Fixing the date of Easter

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I posted this poll on Twitter yesterday, thinking it topical:

Take it as read that I know all the problems with selection bias in Twitter polls, although I suspect that not much of an issue in this case. Then note the result.

I was surprised how many people do not care. The apparent randomness of Easter is, I suspect, fine with those for whom it does not lengthen or reduce the holiday season, and those in education who have to plan around the absurd fluctuation in this date.

Amongst those that do care I was pleased to see an approximate three to one majority in favour of fixing the date, with relatively few vehemently opposed.

So, why did I ask this? There were two reasons. One, is that the person who likes order within me  (the J in Myers-Briggs terms) would like there to be a fixed date to assist orderly planning. I do happen to think that would be of considerable benefit to education, tourism and maybe other sectors.

Second, though, there was the desire to simply do this to symbolise the power that the state has to decide on such issues, and  not leave them to a mystical tradition that now has little influence in the lives of most people in the country.

I know that Easter is not just a Christian festival; it is also Passover.

And I know that my argument could be suggested to show a lack of respect for those wishing to celebrate those religious festivals.

But, in a multi-cultural country - and we most definitely are that, whatever the likes of Liz Truss and her cohort of followers think - then to pick out the festivals of some faiths rather than others does itself feel discriminatory. It also ignores the non-committed reality of the lives of most people.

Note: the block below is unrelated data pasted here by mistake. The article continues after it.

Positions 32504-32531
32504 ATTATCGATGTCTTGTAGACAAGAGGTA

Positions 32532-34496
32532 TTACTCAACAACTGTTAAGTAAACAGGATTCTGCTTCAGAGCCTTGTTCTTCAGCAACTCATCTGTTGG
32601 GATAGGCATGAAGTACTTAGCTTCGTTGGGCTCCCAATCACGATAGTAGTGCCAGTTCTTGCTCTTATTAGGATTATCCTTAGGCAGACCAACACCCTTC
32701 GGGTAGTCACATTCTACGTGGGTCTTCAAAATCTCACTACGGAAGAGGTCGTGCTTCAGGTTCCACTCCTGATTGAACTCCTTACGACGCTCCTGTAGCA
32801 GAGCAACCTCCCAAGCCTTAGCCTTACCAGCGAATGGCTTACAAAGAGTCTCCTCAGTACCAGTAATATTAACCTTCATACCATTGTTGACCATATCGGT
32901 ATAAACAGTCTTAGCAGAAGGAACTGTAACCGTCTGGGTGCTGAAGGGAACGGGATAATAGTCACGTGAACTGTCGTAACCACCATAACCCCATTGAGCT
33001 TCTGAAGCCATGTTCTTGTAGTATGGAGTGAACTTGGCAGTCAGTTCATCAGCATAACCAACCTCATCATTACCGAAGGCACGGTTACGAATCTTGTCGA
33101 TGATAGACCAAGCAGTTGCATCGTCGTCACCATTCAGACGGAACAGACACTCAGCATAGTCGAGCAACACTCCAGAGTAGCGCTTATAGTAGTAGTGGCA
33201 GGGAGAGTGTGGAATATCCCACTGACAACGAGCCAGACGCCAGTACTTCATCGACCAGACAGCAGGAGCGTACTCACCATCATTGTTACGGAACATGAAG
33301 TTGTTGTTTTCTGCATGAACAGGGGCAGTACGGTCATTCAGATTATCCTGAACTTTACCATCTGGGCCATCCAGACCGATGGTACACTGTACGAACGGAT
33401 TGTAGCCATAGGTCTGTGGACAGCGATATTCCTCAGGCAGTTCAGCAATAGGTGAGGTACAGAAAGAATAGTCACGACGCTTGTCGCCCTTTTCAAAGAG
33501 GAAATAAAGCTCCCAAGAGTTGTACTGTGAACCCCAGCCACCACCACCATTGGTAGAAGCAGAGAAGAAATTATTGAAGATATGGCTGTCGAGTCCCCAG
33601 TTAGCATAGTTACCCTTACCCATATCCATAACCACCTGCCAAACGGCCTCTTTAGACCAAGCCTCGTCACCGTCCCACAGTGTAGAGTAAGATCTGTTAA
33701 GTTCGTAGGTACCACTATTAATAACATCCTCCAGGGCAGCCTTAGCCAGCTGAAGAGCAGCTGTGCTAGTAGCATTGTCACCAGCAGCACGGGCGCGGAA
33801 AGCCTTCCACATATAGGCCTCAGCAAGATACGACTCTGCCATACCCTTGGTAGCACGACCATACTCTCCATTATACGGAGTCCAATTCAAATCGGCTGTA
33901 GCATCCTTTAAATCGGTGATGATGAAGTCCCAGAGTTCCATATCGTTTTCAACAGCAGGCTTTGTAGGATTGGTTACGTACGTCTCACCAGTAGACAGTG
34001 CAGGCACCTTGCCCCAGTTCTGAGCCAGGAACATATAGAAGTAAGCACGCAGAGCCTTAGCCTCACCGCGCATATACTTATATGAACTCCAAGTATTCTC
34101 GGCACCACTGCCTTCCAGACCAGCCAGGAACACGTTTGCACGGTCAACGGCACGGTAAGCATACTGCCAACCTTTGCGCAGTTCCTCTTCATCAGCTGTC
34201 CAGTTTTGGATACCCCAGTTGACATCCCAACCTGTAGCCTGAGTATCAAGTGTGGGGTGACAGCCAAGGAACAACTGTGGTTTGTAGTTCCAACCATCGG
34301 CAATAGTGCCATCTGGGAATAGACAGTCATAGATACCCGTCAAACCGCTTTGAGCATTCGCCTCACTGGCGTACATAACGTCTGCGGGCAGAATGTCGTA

So, I feel that this is a case where the state should say that some order for the sake of assisting planning would be of benefit. But I also happen to think that statement of who has to the power to decide would, in itself, by symbolically important.

And it is not as if it would even require legislation. All that it would require would be that the Easter Act of 1928 be brought into use. That set the data of Easter as the first Sunday after the second Saturday in April, meaning it would always fall between April 9 and 15. I am not even being radical when all that I am doing is asking for a 96 year old peace of legislation be brought into use, at last.

It may not seem like a big deal, but power relationships matter, and this one is about the power of the established church, and all the nonsense (as, for example, was seen in the coronation last year) that goes with it. In that case breaking that power of the broader establishment that the established church symbolises does matter. That is why I think the date of Easter - or the spring festival of hope - should be fixed.

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